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Editorial

The measure of three years

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And if it’s not Victoria’s fault then it’s the local economy which has been subject to so many unpredictable external factors: 9/11, SARS, a U.S. dollar that is shrinking against the Canuck buck, Avian Flu – what could we do about any of those things?

But can we really lay all our problems at the feet of Gordon Campbell, Osama bin Laden, God, George Bush and poultry farmers?

My sense is that despite the problems Whistler is facing and the lack of tangible accomplishments in the last three years, a lot of voters feel it’s important this election to preserve the status quo. Not the status quo in terms of people on council – only three members of the current council could be part of the next council – but in general philosophy. A feeling that we have to preserve what we have fought for and achieved. The big plan is in place, we just have to execute it. Trust us.

But there’s a lot happening in the world outside of Whistler’s municipal boundaries that will affect us, and little attention has been paid to it. From Fernie to China; from pine beetles to private sector partnerships, the world around us is changing. Despite the ground-breaking work Whistler has done in some fields, I fear that our community may not be as agile and open to change as it needs to be.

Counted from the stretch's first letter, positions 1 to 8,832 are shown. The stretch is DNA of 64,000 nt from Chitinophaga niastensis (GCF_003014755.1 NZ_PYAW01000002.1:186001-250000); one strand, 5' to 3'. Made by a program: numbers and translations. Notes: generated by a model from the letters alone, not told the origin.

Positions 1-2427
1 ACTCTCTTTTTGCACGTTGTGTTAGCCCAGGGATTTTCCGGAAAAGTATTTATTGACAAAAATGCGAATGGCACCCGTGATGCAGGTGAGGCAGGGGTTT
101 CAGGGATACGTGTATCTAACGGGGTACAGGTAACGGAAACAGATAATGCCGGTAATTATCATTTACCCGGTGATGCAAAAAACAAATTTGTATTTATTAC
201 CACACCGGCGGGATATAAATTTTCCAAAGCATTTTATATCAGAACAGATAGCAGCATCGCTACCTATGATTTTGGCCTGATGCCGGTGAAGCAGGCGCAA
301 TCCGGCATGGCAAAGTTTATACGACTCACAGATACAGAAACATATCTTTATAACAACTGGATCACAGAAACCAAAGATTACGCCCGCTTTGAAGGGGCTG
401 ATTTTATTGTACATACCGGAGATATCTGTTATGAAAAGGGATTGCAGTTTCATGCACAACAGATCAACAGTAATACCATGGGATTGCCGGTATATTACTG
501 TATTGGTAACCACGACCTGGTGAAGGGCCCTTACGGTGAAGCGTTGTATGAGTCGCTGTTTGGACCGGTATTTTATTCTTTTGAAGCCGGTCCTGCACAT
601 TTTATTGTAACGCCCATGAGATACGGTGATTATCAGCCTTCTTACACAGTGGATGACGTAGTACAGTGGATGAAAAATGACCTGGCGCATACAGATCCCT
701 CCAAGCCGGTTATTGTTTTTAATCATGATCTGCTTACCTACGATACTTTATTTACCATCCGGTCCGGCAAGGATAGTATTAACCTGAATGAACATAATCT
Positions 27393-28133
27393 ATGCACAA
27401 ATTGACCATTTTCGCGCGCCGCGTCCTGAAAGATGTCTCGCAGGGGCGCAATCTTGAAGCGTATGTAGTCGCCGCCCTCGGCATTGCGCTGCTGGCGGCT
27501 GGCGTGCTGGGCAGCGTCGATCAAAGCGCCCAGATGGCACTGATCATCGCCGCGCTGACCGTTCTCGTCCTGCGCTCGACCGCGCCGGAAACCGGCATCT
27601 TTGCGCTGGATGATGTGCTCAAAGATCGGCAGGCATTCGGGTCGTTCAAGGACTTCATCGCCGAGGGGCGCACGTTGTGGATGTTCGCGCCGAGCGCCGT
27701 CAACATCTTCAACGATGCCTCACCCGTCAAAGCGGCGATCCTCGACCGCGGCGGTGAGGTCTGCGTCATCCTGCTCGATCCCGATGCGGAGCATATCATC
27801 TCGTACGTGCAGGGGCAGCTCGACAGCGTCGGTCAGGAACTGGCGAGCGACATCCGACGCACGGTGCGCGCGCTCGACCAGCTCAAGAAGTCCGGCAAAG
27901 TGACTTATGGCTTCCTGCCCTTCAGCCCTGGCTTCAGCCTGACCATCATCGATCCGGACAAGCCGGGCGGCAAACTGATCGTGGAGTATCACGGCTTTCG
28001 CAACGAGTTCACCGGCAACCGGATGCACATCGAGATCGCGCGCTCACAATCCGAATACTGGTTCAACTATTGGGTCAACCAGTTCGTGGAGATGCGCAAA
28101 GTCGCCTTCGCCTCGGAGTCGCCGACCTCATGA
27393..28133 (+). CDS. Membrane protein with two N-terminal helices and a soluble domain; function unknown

It’s not solely the responsibility of our elected officials and municipal staff to deal with the problems and issues before Whistler now, and to try and anticipate what’s coming down the road – the public has a role to play too. But issues such as the arena fiasco show that municipal hall still needs to work on public engagement.

And perhaps Whistler needs to look at itself a little more critically and question what it has always taken for granted. There has been lots of talk about financial tools and the need for more revenue. There’s been little talk about cutting back expenses. In fact, we continue to demand more services and facilities from our local government.

There’s also a sense among some voters that, with the Olympics on the horizon, someone will show up with more money to help us address whatever problems we determine we have. That may or may not be true, but it’s a dangerous way to operate.

If there’s a message from the last three years it’s that we haven’t come as far as we should have in that time. And why is that? For my money, it’s because collectively we’ve been too complacent; the circle of engagement has become too small; we’ve been too certain that others are responsible for our problems.

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